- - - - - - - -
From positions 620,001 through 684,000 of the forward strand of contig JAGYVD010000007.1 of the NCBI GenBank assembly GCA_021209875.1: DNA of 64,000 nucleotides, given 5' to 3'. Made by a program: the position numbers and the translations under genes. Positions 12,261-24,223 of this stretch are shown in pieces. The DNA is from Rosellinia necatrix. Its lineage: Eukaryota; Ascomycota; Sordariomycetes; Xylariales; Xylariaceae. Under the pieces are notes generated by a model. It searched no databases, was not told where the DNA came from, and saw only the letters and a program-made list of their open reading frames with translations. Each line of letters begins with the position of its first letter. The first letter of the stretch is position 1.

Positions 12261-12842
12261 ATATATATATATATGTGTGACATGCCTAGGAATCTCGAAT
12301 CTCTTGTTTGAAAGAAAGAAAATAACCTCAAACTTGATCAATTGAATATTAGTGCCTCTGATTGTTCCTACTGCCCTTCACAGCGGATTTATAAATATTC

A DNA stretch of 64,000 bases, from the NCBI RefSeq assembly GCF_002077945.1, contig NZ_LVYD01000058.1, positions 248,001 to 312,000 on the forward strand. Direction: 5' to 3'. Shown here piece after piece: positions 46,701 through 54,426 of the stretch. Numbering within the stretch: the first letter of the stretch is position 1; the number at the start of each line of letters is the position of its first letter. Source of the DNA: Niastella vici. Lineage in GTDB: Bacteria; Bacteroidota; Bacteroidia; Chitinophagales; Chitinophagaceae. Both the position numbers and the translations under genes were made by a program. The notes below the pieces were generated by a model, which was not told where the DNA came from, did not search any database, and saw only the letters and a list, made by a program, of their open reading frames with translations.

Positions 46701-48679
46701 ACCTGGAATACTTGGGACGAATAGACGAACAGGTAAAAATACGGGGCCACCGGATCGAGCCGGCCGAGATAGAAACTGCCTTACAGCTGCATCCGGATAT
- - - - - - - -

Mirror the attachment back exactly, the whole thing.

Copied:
From positions 620,001 through 684,000 of the forward strand of contig JAGYVD010000007.1 of the NCBI GenBank assembly GCA_021209875.1: DNA of 64,000 nucleotides, given 5' to 3'. Made by a program: the position numbers and the translations under genes. Positions 12,261-24,223 of this stretch are shown in pieces. The DNA is from Rosellinia necatrix. Its lineage: Eukaryota; Ascomycota; Sordariomycetes; Xylariales; Xylariaceae. Under the pieces are notes generated by a model. It searched no databases, was not told where the DNA came from, and saw only the letters and a program-made list of their open reading frames with translations. Each line of letters begins with the position of its first letter. The first letter of the stretch is position 1.

Positions 12261-12842
12261 ATATATATATATATGTGTGACATGCCTAGGAATCTCGAAT
12301 CTCTTGTTTGAAAGAAAGAAAATAACCTCAAACTTGATCAATTGAATATTAGTGCCTCTGATTGTTCCTACTGCCCTTCACAGCGGATTTATAAATATTC

A DNA stretch of 64,000 bases, from the NCBI RefSeq assembly GCF_002077945.1, contig NZ_LVYD01000058.1, positions 248,001 to 312,000 on the forward strand. Direction: 5' to 3'. Shown here piece after piece: positions 46,701 through 54,426 of the stretch. Numbering within the stretch: the first letter of the stretch is position 1; the number at the start of each line of letters is the position of its first letter. Source of the DNA: Niastella vici. Lineage in GTDB: Bacteria; Bacteroidota; Bacteroidia; Chitinophagales; Chitinophagaceae. Both the position numbers and the translations under genes were made by a program. The notes below the pieces were generated by a model, which was not told where the DNA came from, did not search any database, and saw only the letters and a list, made by a program, of their open reading frames with translations.

Positions 46701-48679
46701 ACCTGGAATACTTGGGACGAATAGACGAACAGGTAAAAATACGGGGCCACCGGATCGAGCCGGCCGAGATAGAAACTGCCTTACAGCTGCATCCGGATAT